It is a perilous exercise, as the mockery can be taken badly. More than one African has felt personally insulted when Doctor enjoys the dog food his wives serve him on one occasion… The obligatory passage via the stereotype risks cynicism: by taking caricature to the extreme, there is a risk of using, to the extent of abusing, the Other, just like in the contemptuous ironizing that goes on all day long on European television shows where show-bizz stars spend their time getting audiences to laugh by mocking other personalities or by taking the poor innocent guests as their target…
But isn’t the ambiguity dispelled when all one risks mocking is oneself? « If I use caricature », Duparc declares in our interview, « it is in order to have the courage to look ourselves right in the face, as we are, so that we can improve ourselves, otherwise we will always be burying our heads in the sand like ostriches! ». Everyone can identify with that. It is not the Other that we are laughing at, but at ourselves and our own culture in a form of self-mockery that recalls the humour of modernity defined by Baudelaire: « the ability to step rapidly outside one’s self and to look on at the phenomena of the self as a disinterested spectator ». (De l’essence du rire, Pléiade tome III).
It is the king who has no clothes on: laughter exorcises stupidity’s failings, thus taking on a therapeutic value. We are close to the catharsis of the « theatre of cruelty »: evil is treated with evil, madness with madness. Caricature will not cure evil or madness but, by shaking the spectators, will force them out of their inertia, forcing them to look themselves in the face. We clearly sense that Duparc not only denounces the treatment African immigrants suffer in Europe, but also the contradictions of that immigration: « I do not deal with inter-African immigration because I find that absolutely normal« , he answers Jean-Servais Bakyono. « I prefer to deal with immigration in the European countries, on the other hand, because it is a form of immigration which I do not particularly agree with » (Ecrans d’Afrique nº 20). In short, as Sony Labou Tansi wrote in L’Etat honteux, « Let’s stop messing around wanting to sell Europe’s hide until we have killed it« !
This involves what Labou Tansi called the « tropics« : a parody in the excesses of language not excluding a certain poetry: « I love you because you are natural like a yoghurt!« , Doctor declares to his « trade union » (his white mistress). A cliche of African naivety? Only as naïve as it is to let your children believe in Father Christmas! For, the force of African humour pierces through in these tropics which might otherwise seem exotic: « Crying-Laughter is a homage to this humour which gives the force to live« , declared Henri Lopès. « Humour is a philosophy I have drawn from the culture of our peoples. The whole oral tradition, from the tales, to the « curbside-radio », to songs are peppered with it. »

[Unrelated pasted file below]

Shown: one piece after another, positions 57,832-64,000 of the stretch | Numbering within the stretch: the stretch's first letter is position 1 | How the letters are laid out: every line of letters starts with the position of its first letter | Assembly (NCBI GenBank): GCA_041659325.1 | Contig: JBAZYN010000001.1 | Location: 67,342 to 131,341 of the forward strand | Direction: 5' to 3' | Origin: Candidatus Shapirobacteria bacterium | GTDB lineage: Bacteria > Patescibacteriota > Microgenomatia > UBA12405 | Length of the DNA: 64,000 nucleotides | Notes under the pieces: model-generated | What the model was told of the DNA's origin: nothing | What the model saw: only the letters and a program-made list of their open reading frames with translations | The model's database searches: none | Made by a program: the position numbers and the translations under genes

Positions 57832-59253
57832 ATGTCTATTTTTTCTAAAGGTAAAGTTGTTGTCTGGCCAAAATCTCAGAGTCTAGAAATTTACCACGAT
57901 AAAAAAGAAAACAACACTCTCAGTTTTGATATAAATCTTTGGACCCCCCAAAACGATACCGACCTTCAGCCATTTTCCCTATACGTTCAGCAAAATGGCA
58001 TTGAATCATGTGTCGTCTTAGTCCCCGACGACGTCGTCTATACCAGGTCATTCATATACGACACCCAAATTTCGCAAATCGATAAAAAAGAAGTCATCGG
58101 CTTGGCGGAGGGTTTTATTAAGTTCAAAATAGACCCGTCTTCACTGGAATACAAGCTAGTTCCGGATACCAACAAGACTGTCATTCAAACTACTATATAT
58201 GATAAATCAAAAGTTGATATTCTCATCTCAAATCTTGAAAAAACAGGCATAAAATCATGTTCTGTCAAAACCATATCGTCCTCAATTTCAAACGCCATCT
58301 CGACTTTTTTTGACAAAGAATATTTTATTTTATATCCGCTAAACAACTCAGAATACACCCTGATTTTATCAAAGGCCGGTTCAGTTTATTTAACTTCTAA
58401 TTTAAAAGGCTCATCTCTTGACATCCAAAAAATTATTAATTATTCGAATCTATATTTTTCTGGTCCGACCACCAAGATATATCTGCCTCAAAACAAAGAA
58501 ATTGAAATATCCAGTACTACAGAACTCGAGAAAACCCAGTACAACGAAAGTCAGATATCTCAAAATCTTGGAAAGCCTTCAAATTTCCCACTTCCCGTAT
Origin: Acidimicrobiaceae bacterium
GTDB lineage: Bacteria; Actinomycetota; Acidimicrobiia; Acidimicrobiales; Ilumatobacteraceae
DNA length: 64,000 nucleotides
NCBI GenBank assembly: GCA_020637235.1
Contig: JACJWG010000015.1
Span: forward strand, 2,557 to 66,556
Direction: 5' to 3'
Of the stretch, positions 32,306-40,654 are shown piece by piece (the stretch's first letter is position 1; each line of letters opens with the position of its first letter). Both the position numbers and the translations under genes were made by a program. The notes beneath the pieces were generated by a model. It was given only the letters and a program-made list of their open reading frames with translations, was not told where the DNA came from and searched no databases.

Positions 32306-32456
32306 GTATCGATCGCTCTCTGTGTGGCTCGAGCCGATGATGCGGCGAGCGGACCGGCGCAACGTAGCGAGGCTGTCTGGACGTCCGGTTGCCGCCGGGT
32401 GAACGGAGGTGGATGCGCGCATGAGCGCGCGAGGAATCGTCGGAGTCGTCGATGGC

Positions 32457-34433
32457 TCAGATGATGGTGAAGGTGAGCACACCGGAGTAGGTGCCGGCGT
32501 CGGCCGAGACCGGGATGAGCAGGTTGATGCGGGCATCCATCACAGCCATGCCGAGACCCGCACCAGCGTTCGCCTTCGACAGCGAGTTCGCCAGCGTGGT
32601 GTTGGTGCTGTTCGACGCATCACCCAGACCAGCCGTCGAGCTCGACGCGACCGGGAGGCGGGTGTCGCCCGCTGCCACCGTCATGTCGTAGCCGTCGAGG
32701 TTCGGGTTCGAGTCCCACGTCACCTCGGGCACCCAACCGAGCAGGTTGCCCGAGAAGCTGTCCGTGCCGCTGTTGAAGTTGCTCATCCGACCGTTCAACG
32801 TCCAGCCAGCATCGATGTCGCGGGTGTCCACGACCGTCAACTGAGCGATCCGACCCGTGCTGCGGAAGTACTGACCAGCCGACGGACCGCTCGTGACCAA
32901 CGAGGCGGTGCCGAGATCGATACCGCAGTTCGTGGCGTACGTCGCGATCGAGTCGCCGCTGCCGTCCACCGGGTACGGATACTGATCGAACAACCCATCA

Derision thus appears to be a strategy, a strategy of insurrection. Out of pain, the African has developed a profound consciousness of the self from which he/she draws the protest, indiscipline, indocility which forms his/her capacity for resistance. Whilst, for the Westerner, to imagine first of all consists of denying reality, of detaching oneself from it, escaping into the unreal to avoid the shackles of existence, the African turns this reality into derision to appropriate it, to subvert it, to better bear its weight.
Thus, rather than encouraging escape or the projection of its own difficulties onto another social group or people, black forms of humour offer a real form of responsibility. It is like an ironic nudge and a wink at the person they are addressing, inviting them into a complicity which in return also engenders the comical and laughter. If we are willing, in Une couleur café, as in other successful comic films, to go beyond the exotic seduction of a reading guided by the projection of our own failings onto the Other, on the one hand, and to accept parody’s exaggerations as an honest critique of the self capable of opening up the way to questioning, on the other, we can at last relax into enjoying a frank and welcomed laugh.
///Article N° : 5317